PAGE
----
While the two were thus quarreling, a woman shouted "Justicia, boligue kami! Adi in mag-a-aringasa," meaning, "Police officer, help us! Somebody's making trouble here." The victim, Pfc. Sofronio Labine, then appeared on the scene and asked Major Abalos, "What is it, sir?" The victim saluted Abalos when the latter turned around to face him. As Major Abalos leveled his carbine at Labine, appellant hurriedly left and procured a piece of wood, about two inches thick, three inches wide and three feet long, from a nearby Ford Fiera vehicle.

He then swiftly returned and unceremoniously swung with that wooden piece at Labine from behind, hitting the policeman at the back of the right side of his head. Labine collapsed unconscious in a heap, and he later expired from the severe skull fracture he sustained from that blow. Felipe Basal and his wife took flight right after appellant struck the victim, fearful that they might be hit by possible stray bullets[6] should a gunfight ensue.

Appellant's testimony, on the other hand, is of a different tenor. He admits having struck Labine with a piece of wood during the incident in question but claims that he did so in the erroneous belief that his father was being attacked by a member of the New People's Army (NPA). According to appellant, he was then seated inside their family-owned Sarao jeepney parked beside the store of Rodulfo Figueroa, Jr. near their home in Barangay Canlapwas when he noticed a man in fatigue uniform suddenly accost his father. At that time, appellant's father had just arrived from a trip from Wright, Samar and had just alighted from his service vehicle, a Ford Fiera.

The man tried to disarm Major Abalos of his firearm but the latter resisted and while the two were grappling for possession of the gun, appellant instinctively went to the rescue of his father. He got a piece of wood from Figueroa's store with which he then clubbed Labine whom he did not recognize at that point. When Labine fell to the ground from the blow, appellant immediately fled to Barangay Mercedes nearby, fearing that the man had companions who might retaliate. When he came to know of the identity of his victim the following morning, he forthwith surrendered to the authorities.[7]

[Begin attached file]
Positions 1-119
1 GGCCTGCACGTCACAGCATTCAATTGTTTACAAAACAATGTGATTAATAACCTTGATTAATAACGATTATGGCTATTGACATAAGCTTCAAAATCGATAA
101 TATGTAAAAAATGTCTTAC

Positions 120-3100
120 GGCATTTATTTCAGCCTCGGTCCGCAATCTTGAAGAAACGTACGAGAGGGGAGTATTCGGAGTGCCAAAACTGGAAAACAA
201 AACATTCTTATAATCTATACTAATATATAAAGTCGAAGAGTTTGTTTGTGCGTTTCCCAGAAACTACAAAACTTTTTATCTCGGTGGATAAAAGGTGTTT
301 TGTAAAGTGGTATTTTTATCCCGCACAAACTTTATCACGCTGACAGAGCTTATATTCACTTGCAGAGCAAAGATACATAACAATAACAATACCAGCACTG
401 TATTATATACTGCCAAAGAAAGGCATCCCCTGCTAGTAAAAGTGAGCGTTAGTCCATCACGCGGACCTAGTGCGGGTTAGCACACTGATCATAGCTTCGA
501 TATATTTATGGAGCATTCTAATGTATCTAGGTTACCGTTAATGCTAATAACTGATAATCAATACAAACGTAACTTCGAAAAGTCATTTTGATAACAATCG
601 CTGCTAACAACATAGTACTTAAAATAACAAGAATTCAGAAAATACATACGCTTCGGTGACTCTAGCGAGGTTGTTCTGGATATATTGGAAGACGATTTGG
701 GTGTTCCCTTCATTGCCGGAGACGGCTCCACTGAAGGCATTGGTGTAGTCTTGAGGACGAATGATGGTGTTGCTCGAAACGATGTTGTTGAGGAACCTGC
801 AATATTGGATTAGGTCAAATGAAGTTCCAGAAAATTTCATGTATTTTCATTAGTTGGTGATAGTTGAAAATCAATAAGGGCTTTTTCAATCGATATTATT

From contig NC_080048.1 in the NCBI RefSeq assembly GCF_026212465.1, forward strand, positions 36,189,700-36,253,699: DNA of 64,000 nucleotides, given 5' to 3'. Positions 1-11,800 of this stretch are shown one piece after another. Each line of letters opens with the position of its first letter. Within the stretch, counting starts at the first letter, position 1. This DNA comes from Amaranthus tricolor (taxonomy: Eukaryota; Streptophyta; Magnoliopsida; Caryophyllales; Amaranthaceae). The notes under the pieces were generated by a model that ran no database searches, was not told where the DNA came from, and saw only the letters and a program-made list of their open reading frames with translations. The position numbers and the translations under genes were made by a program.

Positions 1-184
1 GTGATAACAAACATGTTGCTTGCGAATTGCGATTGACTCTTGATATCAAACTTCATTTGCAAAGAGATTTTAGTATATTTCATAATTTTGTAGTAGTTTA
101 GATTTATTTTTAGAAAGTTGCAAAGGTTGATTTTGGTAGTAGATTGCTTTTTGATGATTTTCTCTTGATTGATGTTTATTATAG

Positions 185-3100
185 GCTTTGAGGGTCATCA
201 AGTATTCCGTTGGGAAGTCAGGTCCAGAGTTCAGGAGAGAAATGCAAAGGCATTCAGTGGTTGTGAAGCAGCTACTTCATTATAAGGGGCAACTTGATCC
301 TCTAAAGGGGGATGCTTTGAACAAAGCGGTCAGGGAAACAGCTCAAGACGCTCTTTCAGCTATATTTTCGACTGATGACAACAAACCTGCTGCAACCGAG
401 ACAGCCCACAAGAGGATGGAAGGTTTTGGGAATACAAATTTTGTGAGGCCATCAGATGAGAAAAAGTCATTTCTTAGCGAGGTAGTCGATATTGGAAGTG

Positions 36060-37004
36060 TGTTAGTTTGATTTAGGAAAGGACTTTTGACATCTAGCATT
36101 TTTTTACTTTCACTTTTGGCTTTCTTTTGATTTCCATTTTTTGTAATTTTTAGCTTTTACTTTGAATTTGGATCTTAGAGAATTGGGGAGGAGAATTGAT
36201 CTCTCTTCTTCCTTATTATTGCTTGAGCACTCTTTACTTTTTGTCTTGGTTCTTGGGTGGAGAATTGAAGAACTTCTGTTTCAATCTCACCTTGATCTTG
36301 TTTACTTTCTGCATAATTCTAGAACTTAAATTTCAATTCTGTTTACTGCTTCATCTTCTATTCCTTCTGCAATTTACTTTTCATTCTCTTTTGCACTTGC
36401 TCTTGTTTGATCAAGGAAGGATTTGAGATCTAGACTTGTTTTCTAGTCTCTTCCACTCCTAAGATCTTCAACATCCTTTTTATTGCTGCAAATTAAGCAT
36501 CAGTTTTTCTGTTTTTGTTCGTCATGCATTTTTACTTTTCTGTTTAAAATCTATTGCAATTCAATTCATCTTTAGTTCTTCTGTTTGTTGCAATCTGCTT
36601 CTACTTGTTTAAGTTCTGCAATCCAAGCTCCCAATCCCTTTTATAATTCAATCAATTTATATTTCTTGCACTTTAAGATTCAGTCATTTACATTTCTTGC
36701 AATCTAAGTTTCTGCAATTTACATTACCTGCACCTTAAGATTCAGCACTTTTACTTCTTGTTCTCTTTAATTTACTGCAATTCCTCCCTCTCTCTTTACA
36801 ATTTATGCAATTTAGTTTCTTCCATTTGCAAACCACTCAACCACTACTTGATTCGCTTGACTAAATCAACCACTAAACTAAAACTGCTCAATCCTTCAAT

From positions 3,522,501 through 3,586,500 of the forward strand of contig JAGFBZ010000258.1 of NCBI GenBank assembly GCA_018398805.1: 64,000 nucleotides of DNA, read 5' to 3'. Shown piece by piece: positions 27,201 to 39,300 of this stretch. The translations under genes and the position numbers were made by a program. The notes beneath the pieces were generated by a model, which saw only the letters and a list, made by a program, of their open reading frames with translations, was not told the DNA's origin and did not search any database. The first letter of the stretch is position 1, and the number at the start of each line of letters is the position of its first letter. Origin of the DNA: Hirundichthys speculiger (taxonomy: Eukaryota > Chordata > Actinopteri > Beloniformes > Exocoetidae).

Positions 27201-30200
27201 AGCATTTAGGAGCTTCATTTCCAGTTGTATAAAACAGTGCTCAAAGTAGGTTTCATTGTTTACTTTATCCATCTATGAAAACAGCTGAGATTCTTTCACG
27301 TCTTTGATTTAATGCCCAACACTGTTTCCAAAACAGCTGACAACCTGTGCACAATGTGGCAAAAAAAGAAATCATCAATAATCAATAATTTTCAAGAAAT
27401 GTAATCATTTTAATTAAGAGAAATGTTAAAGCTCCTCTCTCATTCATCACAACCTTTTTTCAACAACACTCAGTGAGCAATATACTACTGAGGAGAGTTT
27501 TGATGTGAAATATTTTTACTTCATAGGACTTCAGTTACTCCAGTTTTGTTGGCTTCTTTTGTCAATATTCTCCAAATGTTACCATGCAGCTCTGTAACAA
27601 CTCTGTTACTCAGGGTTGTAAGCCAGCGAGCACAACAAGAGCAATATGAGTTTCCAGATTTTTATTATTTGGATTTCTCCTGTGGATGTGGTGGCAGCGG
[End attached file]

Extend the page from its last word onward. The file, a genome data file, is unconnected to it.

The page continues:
As mentioned at the outset, the foregoing version of the factual antecedents as presented by appellant was roundly rejected by the lower court which found the same unworthy of belief. Appellant ascribes reversible errors to the trial court (a) in not giving credence to the evidence adduced by the defense, (b) in believing the evidence presented by the prosecution, (c) in relying on the prosecution's evidence which falls short of the required quantum of evidence that would warrant a conviction; (d) in finding that treachery attended the commission of the crime and failing to credit in appellant's favor his voluntary surrender; and (e) in finding appellant guilty beyond reasonable doubt of the crime charged.[8]

In the main, appellant insists that the trial court should not have given credence to the story of the lone eyewitness for the prosecution. He also contends that since the testimony of that witness bore clear traces of incredibility, particularly the fact that he could not have had a clear view of the incident due to poor visibility, the prosecution should have presented as well the woman who had called for help at the height of the incident if only to corroborate Basal's narration of the events. Appellant also assails as inherently incredible the fact that it took quite a time for witness Felipe Basal to come forward and divulge what he knew to the authorities. All these, unfortunately, are flawed arguments.